Carranza noted that the program at Aviation High School not only prepares students for jobs, but also focuses on rigorous academics. He said the school’s graduation rate is among the highest in career and technical education programs.

“These students know math in a very deep and profound way,” he said. “We see some incredible things where students aren’t just sitting in classrooms in rows. They’re using their hands.”

Carranza wrapped up his five-borough tour at Young Women’s Leadership School in Astoria, which is part of a network of girls-only schools. The sound of a piano stopped him in his tracks, and the chancellor poked his head into a room where a student gave an impromptu singing performance.

“Hey, remember us little people when you’re up on stage,” he joked.

Carranza made his way to a coding class where a seventh-grader game him a lesson in Scratch, a programming language.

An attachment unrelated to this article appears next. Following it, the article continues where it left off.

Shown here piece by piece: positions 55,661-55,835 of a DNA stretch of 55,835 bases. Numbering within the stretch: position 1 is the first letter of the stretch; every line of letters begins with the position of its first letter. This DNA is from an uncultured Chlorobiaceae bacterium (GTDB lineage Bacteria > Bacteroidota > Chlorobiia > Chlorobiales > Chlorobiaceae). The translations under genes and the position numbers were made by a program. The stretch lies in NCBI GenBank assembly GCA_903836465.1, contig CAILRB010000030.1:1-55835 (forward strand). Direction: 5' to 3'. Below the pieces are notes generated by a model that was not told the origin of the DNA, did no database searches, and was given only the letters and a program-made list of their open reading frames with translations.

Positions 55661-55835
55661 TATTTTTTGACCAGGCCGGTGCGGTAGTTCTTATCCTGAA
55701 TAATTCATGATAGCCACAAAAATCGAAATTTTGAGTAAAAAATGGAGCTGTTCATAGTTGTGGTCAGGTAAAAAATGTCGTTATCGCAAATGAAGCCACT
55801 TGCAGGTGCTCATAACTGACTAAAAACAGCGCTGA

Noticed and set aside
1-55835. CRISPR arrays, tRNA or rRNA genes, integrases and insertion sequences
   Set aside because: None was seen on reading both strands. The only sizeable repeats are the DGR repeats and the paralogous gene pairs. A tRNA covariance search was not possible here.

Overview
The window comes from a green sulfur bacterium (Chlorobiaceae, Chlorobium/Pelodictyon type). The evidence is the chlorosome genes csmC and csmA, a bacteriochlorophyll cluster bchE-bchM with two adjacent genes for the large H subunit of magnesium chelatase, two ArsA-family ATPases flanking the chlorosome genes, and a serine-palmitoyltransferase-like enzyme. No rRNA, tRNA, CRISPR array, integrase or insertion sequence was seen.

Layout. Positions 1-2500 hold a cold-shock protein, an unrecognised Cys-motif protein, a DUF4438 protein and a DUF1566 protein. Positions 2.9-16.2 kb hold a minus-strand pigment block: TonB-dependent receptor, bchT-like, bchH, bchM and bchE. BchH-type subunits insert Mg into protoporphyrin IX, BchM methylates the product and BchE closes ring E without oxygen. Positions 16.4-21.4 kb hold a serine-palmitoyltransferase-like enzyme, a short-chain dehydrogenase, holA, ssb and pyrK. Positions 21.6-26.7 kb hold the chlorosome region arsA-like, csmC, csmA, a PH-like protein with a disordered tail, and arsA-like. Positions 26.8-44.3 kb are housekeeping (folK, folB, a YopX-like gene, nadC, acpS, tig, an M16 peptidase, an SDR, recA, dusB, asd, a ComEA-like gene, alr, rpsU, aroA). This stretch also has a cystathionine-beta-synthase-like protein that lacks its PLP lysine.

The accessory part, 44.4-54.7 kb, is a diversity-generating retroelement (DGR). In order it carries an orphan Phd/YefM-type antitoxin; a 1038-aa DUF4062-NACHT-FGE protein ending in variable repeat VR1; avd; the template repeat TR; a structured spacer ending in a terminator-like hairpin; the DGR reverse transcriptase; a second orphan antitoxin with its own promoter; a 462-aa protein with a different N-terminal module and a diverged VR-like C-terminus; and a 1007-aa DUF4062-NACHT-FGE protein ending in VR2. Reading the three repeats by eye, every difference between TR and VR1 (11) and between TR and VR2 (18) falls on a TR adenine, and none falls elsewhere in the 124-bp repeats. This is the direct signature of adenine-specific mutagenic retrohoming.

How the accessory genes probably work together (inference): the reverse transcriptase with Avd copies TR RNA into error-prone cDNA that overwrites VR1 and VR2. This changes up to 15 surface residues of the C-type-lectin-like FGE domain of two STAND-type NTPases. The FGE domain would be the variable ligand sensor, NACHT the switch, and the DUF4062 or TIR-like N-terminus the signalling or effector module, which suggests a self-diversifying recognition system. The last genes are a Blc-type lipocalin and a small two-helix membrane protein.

The very last stop was a chemistry class as students prepared for an experiment in measuring the concentrations of Kool-Aid in a solution. He gave a thumbs-up when he noticed one student’s shirt that read: “Girls Rule!”

Earlier in the day, Carranza said he is eager to continue his school visits as a regular part of his job — without a “large entourage.”

“I want to see the full panoply of the portfolio in New York City,” he said. “I’m going to be very intentional about paying a visit and taking a look — boots on the ground.”

the race continues

Diving into charged debate, Nixon calls for immediate repeal of New York’s teacher evaluation law

PHOTO: Metropolitan Transportation Authority / Patrick Cashin